Louise also refers to Stanislavski when asked about Leela's costume – or lack of it.

"It didn't seem gratuitous. She lived in the jungle and the rest of the tribe wore skins too. But I was very naïve then. It didn't occur to me that I would become some kind of sex symbol. But Phillip knew that taking Leela's clothes off was a good move." She laughs again. "It added 2.5 million to the viewing figures."

In her third story, Leela swapped the skins for a full-length Victorian costume, and in Horror of Fang Rock wore jeans and a jumper. "But they realised the value of Leela in a leotard, so that didn't happen again!" Does she regret that, looking back? "No," she says. "If you want to establish a character, it's good to wear one costume throughout."

Did she ever worry about the message it sent, or her responsibility as a role model to the women and girls who were watching? Louise shrugs. "I worry about the text and whatever it takes to honour the writing. If that means stripping off, putting on a corset or pretending to be a man – I just do it."

So how did it affect her – becoming, to use her own phrase, a sex symbol? Louise smiles. "I have this catchphrase: I helped many a young man through a difficult phase in their lives. I find it quite flattering, to be honest. Though that's probably not the PC thing to say!"

To begin with, Louise wore contact lenses to make her blue eyes look brown. In pictures from an early make-up test, her skin looks very dark. Was Leela intended to be the show's first black companion? It was still fairly common for white actors to "black up" – in Leela's third story, The Talons of Weng-Chiang, the white actor John Bennett was made up to look Chinese.

Louise is candid. "It was never specified with Leela. Quite honestly, in those photos I think the make-up woman just didn't get it quite right. The dark eyes were because, I was told, Leela meant 'dark-eyed beauty'." Again, she considers. "There was always an hour and a half in make-up before I was allowed on set. I wasn't black but it was more than a tan. One of my sons is mixed race – dual heritage we say now. I think I was meant to have that kind of skin."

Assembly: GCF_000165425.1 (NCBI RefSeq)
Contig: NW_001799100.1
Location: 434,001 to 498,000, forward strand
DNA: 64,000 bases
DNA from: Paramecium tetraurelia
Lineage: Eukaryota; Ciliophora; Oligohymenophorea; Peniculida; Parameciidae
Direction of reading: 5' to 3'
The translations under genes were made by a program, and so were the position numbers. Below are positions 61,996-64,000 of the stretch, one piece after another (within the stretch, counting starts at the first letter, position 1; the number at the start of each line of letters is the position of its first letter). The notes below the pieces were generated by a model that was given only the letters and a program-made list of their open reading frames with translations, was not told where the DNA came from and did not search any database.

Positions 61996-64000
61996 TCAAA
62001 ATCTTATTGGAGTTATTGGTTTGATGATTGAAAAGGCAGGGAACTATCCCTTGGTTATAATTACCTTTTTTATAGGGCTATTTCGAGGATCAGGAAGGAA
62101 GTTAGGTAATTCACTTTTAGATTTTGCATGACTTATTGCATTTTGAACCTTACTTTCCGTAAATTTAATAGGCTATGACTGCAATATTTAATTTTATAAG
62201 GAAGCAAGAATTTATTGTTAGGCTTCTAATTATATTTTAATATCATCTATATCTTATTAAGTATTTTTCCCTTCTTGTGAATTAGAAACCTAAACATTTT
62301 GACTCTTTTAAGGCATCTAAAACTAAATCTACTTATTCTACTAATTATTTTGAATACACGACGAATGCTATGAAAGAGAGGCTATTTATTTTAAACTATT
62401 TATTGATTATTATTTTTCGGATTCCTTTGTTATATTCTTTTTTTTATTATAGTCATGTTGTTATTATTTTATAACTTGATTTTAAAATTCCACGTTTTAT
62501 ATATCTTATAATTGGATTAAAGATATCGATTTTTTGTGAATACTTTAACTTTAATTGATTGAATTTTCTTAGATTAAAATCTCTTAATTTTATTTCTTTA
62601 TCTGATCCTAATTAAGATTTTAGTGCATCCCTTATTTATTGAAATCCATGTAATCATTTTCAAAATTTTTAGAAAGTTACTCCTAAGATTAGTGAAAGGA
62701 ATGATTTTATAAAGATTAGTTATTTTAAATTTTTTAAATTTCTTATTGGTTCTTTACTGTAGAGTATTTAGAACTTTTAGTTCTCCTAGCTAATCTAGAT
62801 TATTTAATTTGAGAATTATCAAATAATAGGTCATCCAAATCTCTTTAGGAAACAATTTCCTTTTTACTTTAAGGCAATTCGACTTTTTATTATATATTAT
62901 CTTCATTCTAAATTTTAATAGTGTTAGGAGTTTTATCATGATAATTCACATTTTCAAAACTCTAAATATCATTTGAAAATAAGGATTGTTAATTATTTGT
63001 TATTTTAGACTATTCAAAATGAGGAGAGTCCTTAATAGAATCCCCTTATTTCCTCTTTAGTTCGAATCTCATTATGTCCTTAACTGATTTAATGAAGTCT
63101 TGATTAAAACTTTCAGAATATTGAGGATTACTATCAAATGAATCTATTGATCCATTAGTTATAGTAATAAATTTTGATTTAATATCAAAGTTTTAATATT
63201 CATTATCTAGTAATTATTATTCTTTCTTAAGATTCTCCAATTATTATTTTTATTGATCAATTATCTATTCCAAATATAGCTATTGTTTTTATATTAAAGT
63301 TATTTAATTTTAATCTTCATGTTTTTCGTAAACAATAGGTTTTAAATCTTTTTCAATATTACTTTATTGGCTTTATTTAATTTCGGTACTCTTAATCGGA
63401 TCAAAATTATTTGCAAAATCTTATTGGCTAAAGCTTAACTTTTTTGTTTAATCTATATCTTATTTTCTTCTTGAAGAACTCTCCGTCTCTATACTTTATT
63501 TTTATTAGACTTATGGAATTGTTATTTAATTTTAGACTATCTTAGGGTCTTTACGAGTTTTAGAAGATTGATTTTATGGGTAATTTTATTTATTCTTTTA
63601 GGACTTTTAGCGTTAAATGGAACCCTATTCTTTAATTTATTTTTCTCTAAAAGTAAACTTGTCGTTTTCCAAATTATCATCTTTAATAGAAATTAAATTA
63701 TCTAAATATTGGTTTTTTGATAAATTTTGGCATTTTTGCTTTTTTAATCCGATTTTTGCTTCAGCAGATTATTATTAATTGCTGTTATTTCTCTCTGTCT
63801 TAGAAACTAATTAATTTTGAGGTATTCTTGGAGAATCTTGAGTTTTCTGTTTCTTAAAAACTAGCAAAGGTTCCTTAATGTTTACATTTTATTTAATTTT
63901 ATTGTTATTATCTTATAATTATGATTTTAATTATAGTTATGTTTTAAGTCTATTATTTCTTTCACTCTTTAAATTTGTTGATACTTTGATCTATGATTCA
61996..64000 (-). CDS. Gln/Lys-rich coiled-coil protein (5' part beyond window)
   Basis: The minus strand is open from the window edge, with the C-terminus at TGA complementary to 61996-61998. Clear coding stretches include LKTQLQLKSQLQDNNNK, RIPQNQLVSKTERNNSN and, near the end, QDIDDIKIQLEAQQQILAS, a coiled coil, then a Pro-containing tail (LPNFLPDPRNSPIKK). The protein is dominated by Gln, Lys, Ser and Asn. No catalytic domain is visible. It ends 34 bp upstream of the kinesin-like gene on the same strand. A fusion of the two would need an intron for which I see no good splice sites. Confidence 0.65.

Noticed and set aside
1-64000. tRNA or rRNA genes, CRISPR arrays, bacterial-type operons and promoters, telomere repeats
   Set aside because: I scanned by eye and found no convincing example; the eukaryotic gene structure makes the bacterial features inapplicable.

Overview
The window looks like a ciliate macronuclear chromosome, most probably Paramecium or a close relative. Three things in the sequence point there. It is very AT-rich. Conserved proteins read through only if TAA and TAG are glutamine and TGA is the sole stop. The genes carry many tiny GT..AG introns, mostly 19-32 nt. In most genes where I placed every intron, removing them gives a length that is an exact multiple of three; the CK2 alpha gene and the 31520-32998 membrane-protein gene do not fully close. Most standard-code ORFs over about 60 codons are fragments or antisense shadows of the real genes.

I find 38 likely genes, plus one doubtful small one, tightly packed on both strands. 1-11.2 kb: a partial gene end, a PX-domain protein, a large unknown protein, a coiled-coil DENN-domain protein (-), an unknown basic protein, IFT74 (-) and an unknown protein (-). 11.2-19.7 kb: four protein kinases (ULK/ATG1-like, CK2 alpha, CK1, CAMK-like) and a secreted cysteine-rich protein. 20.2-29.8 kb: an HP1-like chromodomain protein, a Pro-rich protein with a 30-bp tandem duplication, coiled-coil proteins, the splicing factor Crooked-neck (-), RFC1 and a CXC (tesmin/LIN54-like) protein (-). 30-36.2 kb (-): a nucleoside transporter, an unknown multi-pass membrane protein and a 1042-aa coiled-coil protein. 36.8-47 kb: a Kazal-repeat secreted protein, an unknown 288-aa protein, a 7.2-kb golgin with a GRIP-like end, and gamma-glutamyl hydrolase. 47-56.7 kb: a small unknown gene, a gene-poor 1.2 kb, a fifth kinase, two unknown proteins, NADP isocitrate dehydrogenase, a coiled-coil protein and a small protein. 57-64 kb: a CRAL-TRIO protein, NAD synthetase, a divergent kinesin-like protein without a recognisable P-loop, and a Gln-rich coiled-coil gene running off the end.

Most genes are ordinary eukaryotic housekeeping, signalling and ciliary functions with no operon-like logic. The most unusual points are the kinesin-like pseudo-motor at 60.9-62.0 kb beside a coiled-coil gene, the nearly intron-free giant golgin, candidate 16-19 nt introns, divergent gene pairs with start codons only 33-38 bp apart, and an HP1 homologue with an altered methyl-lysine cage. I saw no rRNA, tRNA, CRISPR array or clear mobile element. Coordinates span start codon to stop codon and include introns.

Louise left Doctor Who at the end of her contract, declining to stay on for another season or to return in 1980 for Tom Baker's final stories. Yet now she's playing Leela alongside him in audio plays for Big Finish. So what's changed?

"I love Big Finish," she enthuses.

But what about Tom, who made her so unhappy? She shrugs. "He said sorry. That's all it took. Now we get on brilliantly. He's a pussycat – and I'm more sure of myself. And despite everything we were – and still are – hugely admiring of each other's work."

He's never difficult to work with? Her eyes glitter as she smiles – a fierce look that's all Leela.

"He wouldn't dare..."

Monday, December 21, 2015

The Infinite Monkey Cage

Excitingly, I am a guest on the Infinite Monkey Cage on Radio 4 on Christmas Day. It's a special episode devoted to the science of Doctor Who, which I know a bit about. The blurb goes like this:
"Brian Cox and Robin Ince celebrate the festive season with a look at the science of Doctor Who. Swapping the infinite cage for the TARDIS, they are joined on stage by comedian Ross Noble, Professor Fay Dowker, Oscar-winning special FX director Paul Franklin, author and Doctor Who writer Simon Guerrier and the Very Reverend Victor Stock. They discuss the real science of time travel, the tardis and why wormholes are inaccurately named (according to Ross!)."

Saturday, December 19, 2015

Five Who Fans

My distinguished colleague, Dr Marek Kukula, and I were interviewed by the high-brains called Five Who Fans earlier this year, about our book, The Scientific Secrets of Doctor Who. We responded in our usual highly polished and professional manner.

Wednesday, December 16, 2015

DWM 2016 Yearbook

Out in shops from tomorrow is the 2016 Yearbook from the magnificent fellows at Doctor Who Magazine.

Amongst all the fun, there's my interview with stunt co-ordinator Dani Biernat (who I also worked with on the short film Modern Man) about being dropped on her head, and featuring a missing scene from The Zygon Invasion.

There's also my round-up of the awards Doctor Who has been nominated for in the past 12 months.